Bellevue College Offers Diablo Lake Boat Tour for Students: Hike Safely With These Tips

Sean Wu // The Watchdog

On Friday, Aug. 25, from 9:00 a.m. to 7:00 p.m., students have the chance to take part in a guided boat tour on Diablo Lake. Throughout the day, participants will do the following: “Learn about the Cascade area’s indigenous people, natural history, surrounding wildlife habitat, early explorers and settlers and the challenges of building the three Skagit River Hydroelectric Project dams,” according to an Instagram post by BC Student Engagement.

The event, sponsored by the Student Environmental Sustainability Fund (SESF), provides transportation and snacks. Registration for the tour closes on Aug. 4, and applicants will be notified of their decision by Aug. 11. Please direct any questions you may have to

Sean Wu // The Watchdog

Summer is often the preferred season for outdoor activities; however, while the heat can push you out of the house, it can also push you into dangerous situations. Thanks to our beautiful state, Washintonians are offered the worthwhile experience of many hikes. From trails around Diablo Lake to Mount Rainier, with at least an hour’s drive away, many stunning trails can be found and explored. However, many casual hikers often go unprepared, leading to some possibilities of trouble. 

In a study of missing hikers conducted by in 2019, it found that 41% of the individuals surveyed went missing due to wandering off the trail. This was followed by bad weather (17%) and falling off the trail (16%). For the individuals who were not found before night fell, they were faced with finding a key component to survival: warmth. Most individuals found their warmth from clothes (12%), but fire and camping gear (both 10%) were not far behind. 

When hikers get lost, a trying dilemma is the decision of whether to move or stay put. The survey found that 65% of lost people kept moving, leaving 35% remaining in place. It was then stated that 77% were rescued, while 23% found their own way out. Out of the 103 survivors they surveyed, 11 of them were lost in a part of Washington.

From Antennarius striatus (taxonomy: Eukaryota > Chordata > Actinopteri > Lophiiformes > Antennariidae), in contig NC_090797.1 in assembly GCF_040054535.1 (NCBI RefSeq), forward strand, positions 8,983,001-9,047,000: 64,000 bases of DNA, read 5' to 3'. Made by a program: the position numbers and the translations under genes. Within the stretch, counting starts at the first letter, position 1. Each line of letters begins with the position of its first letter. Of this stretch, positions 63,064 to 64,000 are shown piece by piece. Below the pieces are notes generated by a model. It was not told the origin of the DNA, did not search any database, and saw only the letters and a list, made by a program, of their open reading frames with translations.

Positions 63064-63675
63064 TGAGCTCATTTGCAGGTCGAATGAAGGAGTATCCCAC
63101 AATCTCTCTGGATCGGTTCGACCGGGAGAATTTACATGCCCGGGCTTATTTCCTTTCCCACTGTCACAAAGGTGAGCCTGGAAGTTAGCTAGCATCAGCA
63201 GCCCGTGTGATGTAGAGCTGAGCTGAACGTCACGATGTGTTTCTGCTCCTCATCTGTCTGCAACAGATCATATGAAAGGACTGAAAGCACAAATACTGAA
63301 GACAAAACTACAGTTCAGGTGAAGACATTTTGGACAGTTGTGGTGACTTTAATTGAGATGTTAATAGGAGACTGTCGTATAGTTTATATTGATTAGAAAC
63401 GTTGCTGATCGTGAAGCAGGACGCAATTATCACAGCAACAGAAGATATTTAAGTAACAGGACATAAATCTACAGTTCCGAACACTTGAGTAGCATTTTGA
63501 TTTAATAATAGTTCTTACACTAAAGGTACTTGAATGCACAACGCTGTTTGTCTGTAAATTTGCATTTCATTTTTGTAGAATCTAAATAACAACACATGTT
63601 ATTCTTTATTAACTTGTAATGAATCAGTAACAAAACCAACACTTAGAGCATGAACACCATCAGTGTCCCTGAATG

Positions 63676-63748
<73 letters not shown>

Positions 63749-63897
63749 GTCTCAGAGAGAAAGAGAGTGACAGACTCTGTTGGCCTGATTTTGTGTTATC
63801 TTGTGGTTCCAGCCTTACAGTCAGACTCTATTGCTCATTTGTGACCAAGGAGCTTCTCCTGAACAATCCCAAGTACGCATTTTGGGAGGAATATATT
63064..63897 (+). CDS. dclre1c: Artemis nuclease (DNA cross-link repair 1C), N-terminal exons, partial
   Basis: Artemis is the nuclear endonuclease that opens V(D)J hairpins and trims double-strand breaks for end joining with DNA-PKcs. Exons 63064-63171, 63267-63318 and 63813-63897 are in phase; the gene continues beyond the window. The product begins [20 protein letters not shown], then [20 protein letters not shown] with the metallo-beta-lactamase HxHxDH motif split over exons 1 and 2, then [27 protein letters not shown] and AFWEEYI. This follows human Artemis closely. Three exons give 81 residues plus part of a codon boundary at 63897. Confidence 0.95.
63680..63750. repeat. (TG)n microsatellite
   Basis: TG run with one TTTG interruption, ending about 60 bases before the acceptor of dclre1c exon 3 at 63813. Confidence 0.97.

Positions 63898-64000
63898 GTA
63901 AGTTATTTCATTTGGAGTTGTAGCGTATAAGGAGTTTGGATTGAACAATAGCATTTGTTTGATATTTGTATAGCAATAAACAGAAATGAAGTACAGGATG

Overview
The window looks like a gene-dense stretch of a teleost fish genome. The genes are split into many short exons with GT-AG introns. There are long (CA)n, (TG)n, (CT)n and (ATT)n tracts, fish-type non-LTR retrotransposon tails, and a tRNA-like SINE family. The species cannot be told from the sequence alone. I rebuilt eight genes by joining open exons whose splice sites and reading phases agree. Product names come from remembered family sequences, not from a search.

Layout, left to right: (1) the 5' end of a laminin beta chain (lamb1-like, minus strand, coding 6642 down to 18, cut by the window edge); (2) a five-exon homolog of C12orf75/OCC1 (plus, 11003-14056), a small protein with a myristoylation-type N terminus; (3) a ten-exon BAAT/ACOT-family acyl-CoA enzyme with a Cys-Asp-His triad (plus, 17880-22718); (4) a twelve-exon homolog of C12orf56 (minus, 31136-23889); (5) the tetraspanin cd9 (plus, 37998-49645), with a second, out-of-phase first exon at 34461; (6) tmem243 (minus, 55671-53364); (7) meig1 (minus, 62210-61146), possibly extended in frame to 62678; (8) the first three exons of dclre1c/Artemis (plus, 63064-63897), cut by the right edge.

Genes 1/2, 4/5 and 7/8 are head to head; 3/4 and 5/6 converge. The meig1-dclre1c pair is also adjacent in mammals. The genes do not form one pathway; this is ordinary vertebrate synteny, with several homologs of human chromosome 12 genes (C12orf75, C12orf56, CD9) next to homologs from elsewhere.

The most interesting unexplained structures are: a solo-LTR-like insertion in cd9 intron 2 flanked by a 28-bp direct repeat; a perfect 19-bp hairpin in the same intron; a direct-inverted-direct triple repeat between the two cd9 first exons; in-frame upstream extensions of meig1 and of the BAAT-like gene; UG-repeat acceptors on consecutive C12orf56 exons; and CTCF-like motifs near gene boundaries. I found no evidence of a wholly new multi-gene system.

The next aspect to surviving in the wilderness is shelter. Eleven percent used their camping gear, 9% discovered caves and other shelters, and trees and man-made caves tied at 8%. As for a water source, the majority of hikers were able to find a body of water (24%). 

Sean Wu // The Watchdog

Surviving in the wilderness is challenging, especially when one does not intend to face those struggles when they start their hike. According to the USDA, “Panic is your greatest enemy”; so, how does one mitigate their chances of ending up in a similar situation to the hikers from the survey?

The U.S. Department of Agriculture (USDA) Forest Service recommends the following:

  • Bring more food and water than you plan to use
  • Bring a compass you know how to use
  • Bring appropriate maps (you can print your own) and study the terrain you will walk
  • Wear sturdy hiking boots, clothing you can layer and an additional pair of socks
  • A blanket, matches and a flashlight in a water-resistant container 
  • Research any warning the area currently has

The National Park Service encourages individuals to bring the following ten essentials:  

  • A navigation system
  • Sun protection
  • Insulation
  • Illumination
  • First-aid supplies
  • Fire starters
  • Repair kit and tools
  • Nutrition
  • Hydration
  • Emergency shelter

The Washington Trails Association has compiled a “Hiking How To” guide. In their “Spring Hiking Tips,” they mention that hikers should check out their trip reports to read what the current conditions of the trail are.

As bulldogs are not the best breed for a hiking companion, make sure to research, get prepared and stay close to the trail’s path.